Take the 2-minute tour ×
Stack Overflow is a question and answer site for professional and enthusiast programmers. It's 100% free, no registration required.

This may seem like a silly question, but I'd like to know the "best practices" when creating abstract methods. Should their visibility be public or protected?

Even though a child class implementing the abstract method will be public, is it still advisable to maintain the abstract method protected?

share|improve this question

3 Answers 3

up vote 6 down vote accepted

Depends on your use case. If the abstract method only implements some piece of a greater functionality that is available from a public method in your abstract class, then it should probably be protected. If it is a standalone method that can/should be called from another class, make it public.


public abstract class Foo implements Closeable {
    public final void close() {
        // do whatever

    protected abstract void doClose();

public abstract class Bar {
    public void read(byte[] b) {
        for(int x = 0; x < b.length; x++) {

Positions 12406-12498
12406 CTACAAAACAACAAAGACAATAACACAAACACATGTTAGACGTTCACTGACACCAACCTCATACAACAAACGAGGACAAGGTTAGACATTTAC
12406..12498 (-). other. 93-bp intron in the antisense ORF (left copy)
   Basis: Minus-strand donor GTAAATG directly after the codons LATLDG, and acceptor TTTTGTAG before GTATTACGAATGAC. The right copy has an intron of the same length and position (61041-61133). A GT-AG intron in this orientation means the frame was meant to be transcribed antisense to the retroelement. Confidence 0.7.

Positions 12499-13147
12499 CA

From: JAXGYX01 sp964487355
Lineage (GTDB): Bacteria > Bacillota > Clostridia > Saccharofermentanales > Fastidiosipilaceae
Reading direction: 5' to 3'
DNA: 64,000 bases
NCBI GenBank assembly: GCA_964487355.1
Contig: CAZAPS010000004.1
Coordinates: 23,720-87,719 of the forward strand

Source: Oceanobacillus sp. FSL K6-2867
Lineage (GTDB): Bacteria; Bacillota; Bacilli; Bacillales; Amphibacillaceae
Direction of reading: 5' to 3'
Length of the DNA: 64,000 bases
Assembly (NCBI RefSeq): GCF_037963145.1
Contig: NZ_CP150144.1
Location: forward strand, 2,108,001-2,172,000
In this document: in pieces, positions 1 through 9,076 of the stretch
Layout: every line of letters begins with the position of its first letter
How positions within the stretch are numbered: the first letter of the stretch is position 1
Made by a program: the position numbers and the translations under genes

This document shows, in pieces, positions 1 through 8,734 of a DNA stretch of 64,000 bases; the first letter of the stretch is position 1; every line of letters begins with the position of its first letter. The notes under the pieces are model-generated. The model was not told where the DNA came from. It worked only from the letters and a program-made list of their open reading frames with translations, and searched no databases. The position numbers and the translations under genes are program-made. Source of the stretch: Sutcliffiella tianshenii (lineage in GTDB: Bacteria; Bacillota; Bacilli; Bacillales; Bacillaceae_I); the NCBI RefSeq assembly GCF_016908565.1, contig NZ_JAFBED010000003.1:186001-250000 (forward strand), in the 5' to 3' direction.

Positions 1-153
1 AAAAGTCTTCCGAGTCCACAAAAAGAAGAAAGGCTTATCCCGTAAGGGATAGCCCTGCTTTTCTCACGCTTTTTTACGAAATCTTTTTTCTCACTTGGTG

b[x] = read();

    public abstract int read();
share|improve this answer

I guess it depends on what the method does. If it is something that represents the class (and subclasses) behavior, it should be public. If the method to be implemented by subclasses is internal and used by other methods of the base class (like defining an algorithmic strategy) it should be protected.

share|improve this answer

Here is the difference for public, protected and private:


For method if you set public it can be accessed to all classes within all packages in your project, if you set protected it just can be accessed to all classes within same package or sub class that extend the abstract class.

For question no. 2: Yes, it is.

share|improve this answer
That's not what he asked. He asked what the best practices were for an abstract class, not for the definition of public/private/protected. –  Rick Mangi Apr 12 '12 at 4:21
Yes, and he can decided what he want to choose public or protected based on my explanation. –  Crazenezz Apr 12 '12 at 4:24

Your Answer


By posting your answer, you agree to the privacy policy and terms of service.

Not the answer you're looking for? Browse other questions tagged or ask your own question.